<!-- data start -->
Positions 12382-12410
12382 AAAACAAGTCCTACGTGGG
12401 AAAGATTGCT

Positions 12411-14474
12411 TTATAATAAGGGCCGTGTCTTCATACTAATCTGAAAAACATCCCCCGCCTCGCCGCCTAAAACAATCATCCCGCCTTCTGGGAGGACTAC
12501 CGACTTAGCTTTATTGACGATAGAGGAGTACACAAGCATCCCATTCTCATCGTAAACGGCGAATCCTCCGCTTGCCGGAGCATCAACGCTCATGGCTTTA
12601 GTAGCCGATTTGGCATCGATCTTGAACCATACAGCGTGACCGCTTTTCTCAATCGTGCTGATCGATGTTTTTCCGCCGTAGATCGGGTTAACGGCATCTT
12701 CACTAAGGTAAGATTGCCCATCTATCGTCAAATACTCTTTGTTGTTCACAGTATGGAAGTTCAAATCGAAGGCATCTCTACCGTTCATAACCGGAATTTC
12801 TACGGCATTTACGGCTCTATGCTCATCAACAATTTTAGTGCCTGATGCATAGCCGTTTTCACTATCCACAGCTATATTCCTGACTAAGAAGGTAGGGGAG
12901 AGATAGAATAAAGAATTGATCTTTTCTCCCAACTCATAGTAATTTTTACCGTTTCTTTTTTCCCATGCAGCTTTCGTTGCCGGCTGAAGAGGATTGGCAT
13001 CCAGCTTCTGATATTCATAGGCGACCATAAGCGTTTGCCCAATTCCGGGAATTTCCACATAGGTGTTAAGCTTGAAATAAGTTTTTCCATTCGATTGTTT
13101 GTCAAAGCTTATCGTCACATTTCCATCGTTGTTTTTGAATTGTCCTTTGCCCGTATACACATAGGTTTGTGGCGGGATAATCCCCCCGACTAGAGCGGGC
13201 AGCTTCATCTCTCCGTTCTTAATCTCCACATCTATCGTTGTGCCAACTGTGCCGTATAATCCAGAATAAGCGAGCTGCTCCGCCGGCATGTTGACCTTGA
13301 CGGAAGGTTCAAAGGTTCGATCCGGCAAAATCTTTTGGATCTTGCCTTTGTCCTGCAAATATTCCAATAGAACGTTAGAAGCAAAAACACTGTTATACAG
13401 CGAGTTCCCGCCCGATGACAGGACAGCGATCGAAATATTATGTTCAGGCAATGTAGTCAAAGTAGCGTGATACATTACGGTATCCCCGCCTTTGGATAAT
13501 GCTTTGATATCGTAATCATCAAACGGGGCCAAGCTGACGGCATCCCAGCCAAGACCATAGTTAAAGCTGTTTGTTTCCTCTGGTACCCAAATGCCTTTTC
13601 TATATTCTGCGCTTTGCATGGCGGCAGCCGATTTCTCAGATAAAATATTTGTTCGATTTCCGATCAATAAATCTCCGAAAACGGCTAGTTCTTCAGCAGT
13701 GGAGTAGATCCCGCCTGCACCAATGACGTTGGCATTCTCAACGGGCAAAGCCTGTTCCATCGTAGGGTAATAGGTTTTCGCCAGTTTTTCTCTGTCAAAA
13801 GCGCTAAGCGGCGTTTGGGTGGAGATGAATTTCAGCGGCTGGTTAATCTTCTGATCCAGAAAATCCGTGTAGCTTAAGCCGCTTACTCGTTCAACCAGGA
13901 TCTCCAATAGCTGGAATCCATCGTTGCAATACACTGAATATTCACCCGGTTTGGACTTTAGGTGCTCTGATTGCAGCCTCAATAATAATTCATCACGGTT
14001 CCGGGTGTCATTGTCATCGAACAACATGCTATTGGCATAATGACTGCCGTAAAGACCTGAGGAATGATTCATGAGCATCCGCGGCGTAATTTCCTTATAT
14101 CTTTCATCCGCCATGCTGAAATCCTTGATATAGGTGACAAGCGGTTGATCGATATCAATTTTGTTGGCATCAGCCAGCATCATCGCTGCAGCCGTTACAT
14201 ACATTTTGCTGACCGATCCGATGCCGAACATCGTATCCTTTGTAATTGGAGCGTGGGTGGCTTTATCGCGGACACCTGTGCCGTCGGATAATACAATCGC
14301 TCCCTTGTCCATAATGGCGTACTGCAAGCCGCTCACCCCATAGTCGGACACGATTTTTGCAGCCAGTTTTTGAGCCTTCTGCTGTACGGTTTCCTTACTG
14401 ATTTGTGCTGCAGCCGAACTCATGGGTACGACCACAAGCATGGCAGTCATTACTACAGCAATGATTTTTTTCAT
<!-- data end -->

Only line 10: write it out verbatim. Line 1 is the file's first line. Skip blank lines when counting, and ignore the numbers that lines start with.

12901 AGATAGAATAAAGAATTGATCTTTTCTCCCAACTCATAGTAATTTTTACCGTTTCTTTTTTCCCATGCAGCTTTCGTTGCCGGCTGAAGAGGATTGGCAT